Project Management: A Managerial Approach / Edition 8by Jack R. Meredith, Samuel J. Mantel Jr.
Pub. Date: 08/23/2011
Meredith's newest edition of Project Management focuses on all facets of the steps needed to successfully manage a project - from planning and resources to budgeting and more. An important goal is to appeal to help those preparing to take the PMBOK certification exams of the Project Management Institute. Revisions for the 8th Edition include a more/i>
Meredith's newest edition of Project Management focuses on all facets of the steps needed to successfully manage a project - from planning and resources to budgeting and more. An important goal is to appeal to help those preparing to take the PMBOK certification exams of the Project Management Institute. Revisions for the 8th Edition include a more consistent writing style throughout, content updates in some chapters, additional examples of some concepts to make them easier to grasp, and improved visual elements to make the textbook and online resources easier to understand and navigate.
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- Older Edition
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- 8.30(w) x 10.00(h) x 1.00(d)
Table of Contents
Chapter 1 Projects in Contemporary Organizations 1
Chapter 2 Strategic Management and Project Selection 41
Chapter 3 The Project Manager 101
Chapter 4 Managing Conflict and the Art of Negotiation 145
Chapter 5 The Project in the Organizational Structure 175
Chapter 6 Project Activity and Risk Planning 221
Chapter 7 Budgeting : Estimating Costs and Risks 285
Chapter 8 Scheduling 335
Chapter 9 Resource Allocation 387
Chapter 10 Monitoring and Information Systems 437
Chapter 11 Project Control 475
Chapter 12 Project Auditing 521
Chapter 13 Project Termination 551
Photo and Copyright Credits 575
Name Index 577
Subject Index 582
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Most Helpful Customer Reviews
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A very valuable resource for Project Managers.
I paid £32 for the book (in York, England) which came with a CD on M/S project and a CD for Crystal Ball. I feel that the content reflects the project management issues in the type of work I do which is housing development. As a project management practioner for 25 years and having obtained a Doctorate in the subject, I find this book to be both informative and stimulating.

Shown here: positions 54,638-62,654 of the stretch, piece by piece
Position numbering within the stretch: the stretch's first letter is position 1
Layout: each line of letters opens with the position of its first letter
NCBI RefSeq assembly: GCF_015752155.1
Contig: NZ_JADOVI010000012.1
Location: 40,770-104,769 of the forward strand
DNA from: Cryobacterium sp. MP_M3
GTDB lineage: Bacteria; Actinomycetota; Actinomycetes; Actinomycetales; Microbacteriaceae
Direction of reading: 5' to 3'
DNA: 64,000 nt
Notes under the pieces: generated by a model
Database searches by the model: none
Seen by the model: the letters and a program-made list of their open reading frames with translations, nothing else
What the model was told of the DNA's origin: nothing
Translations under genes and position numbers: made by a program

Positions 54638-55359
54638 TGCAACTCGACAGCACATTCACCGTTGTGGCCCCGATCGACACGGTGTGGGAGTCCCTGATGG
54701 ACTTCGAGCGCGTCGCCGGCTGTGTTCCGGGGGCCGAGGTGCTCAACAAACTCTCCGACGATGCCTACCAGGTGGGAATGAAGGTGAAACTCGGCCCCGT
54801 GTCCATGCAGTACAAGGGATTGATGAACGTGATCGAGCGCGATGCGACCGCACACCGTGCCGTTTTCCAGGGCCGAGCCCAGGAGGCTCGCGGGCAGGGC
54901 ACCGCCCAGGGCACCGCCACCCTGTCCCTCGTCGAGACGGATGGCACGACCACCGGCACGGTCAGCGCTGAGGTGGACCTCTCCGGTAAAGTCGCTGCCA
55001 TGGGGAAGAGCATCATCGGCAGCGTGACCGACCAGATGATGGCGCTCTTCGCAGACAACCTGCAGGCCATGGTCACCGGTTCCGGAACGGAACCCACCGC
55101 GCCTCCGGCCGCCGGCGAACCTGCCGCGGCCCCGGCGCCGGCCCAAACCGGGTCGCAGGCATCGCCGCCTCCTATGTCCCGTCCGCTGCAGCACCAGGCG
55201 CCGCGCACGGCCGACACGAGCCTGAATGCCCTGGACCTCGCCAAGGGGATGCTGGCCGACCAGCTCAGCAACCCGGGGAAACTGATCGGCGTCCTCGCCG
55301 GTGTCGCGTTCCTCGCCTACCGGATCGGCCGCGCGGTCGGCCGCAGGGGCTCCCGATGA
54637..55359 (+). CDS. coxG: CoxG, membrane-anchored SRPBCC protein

I bought this book at the George Washington University's Bookstore and it was worth every penny. The book included the MS Project CD, which I found very helpful and easy to learn. The book was used in my Project Management class and I found that it was very interesting to read. It has case studies for each chapter and it referred to current events, which made it easier to understand and relate to. I plan to use the book at work now that I have completed the class. By far the best text book I ever had.
Jack R. Meredith and Samuel J. Mantel, Jr. have written an academic reference book about project management that is at times dry, theoretical, and boring to read. However, their book is at other times a good, interesting reflection tool for an experienced project manager. A green project manager will often have difficulty to relate the content of the book to his/her new practice. Based on my own experience, there is ultimately no better learning school than getting his/her hands ¿dirty¿ in the field under the supervision of an experienced project manager to learn the ropes of the job.
If you are studying project management to earn credit hours and never intend to utilize real life skills - you will appreciate this book. I have been in the field of Project Management for more than 10 years. Some of this writing is exceptionally dry and is not applicable to real world situations. If you are looking for a book to clearly define scenarios or the type of project management you will likely see in Corporate America - I don't recommend this book. It is a very expensive textbook. I wish I could return it and receive my $101 back! The book is all theory. This is not a desk reference or a reliable source of real world materials. While theories and charts support abstract theories - they do little else for developing executable ideas. The complexity should be in the project - not in the theory that is supposed to support project execution.